Friday, December 28, 2018

Drinks with Reads 2018 Recap

On Fridays, we match excellent reads with the perfect drink recipe with help from our favorite authors. Here are the recipes for all of 2018. Enjoy! 

5 - Rebecca Marks, STONE COLD SOBER 
12 - Elizabeth Peters, STREET OF FIVE MOONS
19 - Daniel Silva's THE MARCHING SEASON

2 - Cate Holahan, LIES SHE TOLD
16 - Art Taylor, "A Necessary Ingredient", COAST TO COAST
23 - JD Allen, 19 SOULS

2 - Carola Dunn, DOOMED FOR YOUTH
9 - Mary & David Putnam, THE INNOCENTS
16 - Carol Perry, IT TAKES A COVEN
23 - Charles Salzberg, SECOND STORY MAN
30 - Charles Soule, THE ORACLE YEAR

6 - Lisa Kaplan, Diane Mott Davidson's GOLDY BEAR CULINARY SERIES
13 - Shawn Reilly Simmons, MURDER ON THE ROCKS
20 - Vivian Chien, DEATH BY DUMPLING

May - Short Story Month  
11 - Paul D. Marks, "Ghosts of Bunker Hill," ELLERY QUEEN'S MYSTERY MAGAZINE
18 - Terrie Farley Moran, "Inquiry and Assistance," ALFRED HITCHCOCK'S MYSTERY MAGAZINE
25 - Edith Maxwell,"A Divination" MURDER MOST GEOGRAPHICAL

1 - Andy Siegle, TUG WILER SERIES
15 - Agatha Christie, DEATH IN THE AIR
22 - Robert Downs, THE FIX

6 - Peter James, DEAD IF YOU DON'T
13 - Art Taylor, "ENGLISH 398: FICTION WORKSHOP"
20 - Gary Basnight, FLIGHT OF THE FOX
27 - Devon Delany, EXPIRATION DATE

3 - Maya Corrigan, S'MORE MURDERS
10 - Lucy Burdette, DEATH ON THE MENU
17 - David Putnam, FIRE AT WILL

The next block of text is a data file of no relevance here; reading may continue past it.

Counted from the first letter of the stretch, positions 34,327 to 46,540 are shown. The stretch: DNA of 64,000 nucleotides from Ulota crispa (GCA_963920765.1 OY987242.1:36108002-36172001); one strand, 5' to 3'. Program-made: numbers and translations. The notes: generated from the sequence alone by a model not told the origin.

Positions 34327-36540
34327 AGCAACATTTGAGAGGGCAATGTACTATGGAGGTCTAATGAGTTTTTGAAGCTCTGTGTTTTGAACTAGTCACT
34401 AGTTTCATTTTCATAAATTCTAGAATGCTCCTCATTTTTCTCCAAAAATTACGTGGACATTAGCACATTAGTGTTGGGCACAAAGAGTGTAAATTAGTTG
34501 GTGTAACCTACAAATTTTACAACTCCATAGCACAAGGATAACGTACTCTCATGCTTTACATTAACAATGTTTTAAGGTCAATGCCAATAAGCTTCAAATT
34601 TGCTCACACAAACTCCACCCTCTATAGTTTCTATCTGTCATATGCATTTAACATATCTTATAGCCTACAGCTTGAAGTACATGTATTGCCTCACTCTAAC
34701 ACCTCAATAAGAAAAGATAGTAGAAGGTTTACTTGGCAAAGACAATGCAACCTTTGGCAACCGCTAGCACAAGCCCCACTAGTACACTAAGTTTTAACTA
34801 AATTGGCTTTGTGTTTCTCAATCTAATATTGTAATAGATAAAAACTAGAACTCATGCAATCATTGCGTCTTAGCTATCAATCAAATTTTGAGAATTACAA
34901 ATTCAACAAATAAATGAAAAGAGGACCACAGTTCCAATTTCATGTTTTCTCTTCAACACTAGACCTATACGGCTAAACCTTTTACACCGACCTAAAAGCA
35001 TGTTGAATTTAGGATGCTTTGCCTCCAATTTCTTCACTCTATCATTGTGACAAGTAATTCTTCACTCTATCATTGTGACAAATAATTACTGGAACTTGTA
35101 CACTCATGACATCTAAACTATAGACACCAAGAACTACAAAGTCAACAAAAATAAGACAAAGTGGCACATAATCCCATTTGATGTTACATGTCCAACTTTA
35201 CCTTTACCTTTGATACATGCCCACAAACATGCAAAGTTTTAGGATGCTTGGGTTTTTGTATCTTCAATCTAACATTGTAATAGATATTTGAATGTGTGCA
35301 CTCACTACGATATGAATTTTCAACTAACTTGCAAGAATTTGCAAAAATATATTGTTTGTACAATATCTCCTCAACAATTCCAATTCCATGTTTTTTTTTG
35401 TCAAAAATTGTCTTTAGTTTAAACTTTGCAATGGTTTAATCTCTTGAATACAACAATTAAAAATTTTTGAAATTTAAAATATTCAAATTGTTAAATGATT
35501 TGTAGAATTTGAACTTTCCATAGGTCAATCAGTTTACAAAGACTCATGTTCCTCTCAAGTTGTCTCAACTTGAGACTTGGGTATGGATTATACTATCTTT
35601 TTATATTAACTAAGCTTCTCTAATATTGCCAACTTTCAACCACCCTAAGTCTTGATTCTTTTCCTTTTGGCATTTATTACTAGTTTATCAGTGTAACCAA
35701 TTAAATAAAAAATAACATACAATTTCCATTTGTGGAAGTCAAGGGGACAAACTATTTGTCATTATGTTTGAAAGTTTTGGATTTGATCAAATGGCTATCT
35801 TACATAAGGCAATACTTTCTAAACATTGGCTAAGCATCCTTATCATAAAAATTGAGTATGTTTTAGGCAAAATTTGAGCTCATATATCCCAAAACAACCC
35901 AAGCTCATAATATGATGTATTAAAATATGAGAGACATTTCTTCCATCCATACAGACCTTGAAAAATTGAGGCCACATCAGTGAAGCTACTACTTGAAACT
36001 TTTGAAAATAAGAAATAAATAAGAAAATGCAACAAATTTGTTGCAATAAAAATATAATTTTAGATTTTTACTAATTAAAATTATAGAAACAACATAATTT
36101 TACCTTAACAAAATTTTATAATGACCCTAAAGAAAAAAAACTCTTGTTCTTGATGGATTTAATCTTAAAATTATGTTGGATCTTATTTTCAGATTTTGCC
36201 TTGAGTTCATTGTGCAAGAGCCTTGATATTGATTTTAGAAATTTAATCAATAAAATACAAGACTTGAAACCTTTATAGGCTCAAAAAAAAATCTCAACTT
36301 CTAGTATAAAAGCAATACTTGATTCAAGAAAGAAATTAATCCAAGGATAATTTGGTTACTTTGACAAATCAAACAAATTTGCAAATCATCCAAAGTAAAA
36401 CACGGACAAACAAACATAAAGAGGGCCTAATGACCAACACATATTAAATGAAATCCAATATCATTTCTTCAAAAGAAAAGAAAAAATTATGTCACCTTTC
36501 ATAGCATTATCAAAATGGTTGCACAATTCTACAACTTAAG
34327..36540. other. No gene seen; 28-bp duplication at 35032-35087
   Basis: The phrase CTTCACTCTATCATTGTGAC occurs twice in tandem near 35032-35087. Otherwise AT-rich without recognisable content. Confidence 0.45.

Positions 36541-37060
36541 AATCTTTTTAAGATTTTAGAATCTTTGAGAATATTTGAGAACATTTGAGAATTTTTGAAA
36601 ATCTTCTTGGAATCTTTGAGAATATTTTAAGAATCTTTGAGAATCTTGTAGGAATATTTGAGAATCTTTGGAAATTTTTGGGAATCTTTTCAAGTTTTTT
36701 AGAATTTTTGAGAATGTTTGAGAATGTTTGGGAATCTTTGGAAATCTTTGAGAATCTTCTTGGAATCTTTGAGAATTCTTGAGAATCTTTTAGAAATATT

31 - Nancy Parrish, A CASE OF SYRAH, SYRAH

28 - Mollie Cox Bryan, ASSAULT AND BEADERY

5 - Laura Child, GLITTER BOMB
19 - Ellen Byron, MARDI GRAS MURDER

2 - Cathi Stoler, BAR NONE
16 - Peter James, ABSOLUTE PROOF
23 - Deborah Lacy & Pat Hernas, WUTHERING STACKS
30 - Martin Osterdahl, ASK NO MERCY

7 - Patricia Moyes, DEAD MEN DON'T SKI
14 - Alex Erickson, DEATH BY EGGNOG
21 - Our Favorite Stocking Stuffers
28 - 2018 Recap

None of these blog posts are suited for children under 21.

A Big Thank You to all of our guests. Happy New Year!

Wednesday, December 19, 2018

Paperback Stocking Stuffer Ideas

It's time to get serious about stocking stuffers and do we have some great paperback options for you. First off we have Carol J. Perry's Bell, Spells and Murders, a fun holiday cozy mystery with a side of witchcraft and mayhem. Here's the candy cane cranberry drink that Carol suggests to go with it

Mixing a little New Orleans Cajun Country and Christmas with a pinch of murder gets you Ellen Byron's A Cajun Christmas Killing.

For those who prefer shorter bites of mystery year-round, perhaps a subscription to Alfred Hitchcock Mystery Magazine. Single issues can be found in Books A Million and most Barnes & Noble stores. 

Fans of Michael Connelly may like his most recent Harry Bosch novel in paperback that's widely available in the US, Two Kinds of Truth. Although I see that Amazon has some international edition paperback copies of his most recent hardback, Dark Sacred Night. 

For fans of more traditional mysteries, pick up a copy of Agatha Christie's Poirot novel, Hercule Poirot's Christmas.

Tuesday, December 18, 2018

Mystery Themed Calendars

2019 is right around the corner and how can one plan one's busy mystery reading schedule without the perfect mystery or book themed calendar? 

No worries. We have you covered with the best of the best, starting with the Reading Woman calendar from Pomegranate Press, filled with 12 works of art featuring a woman in the middle of our favorite past time.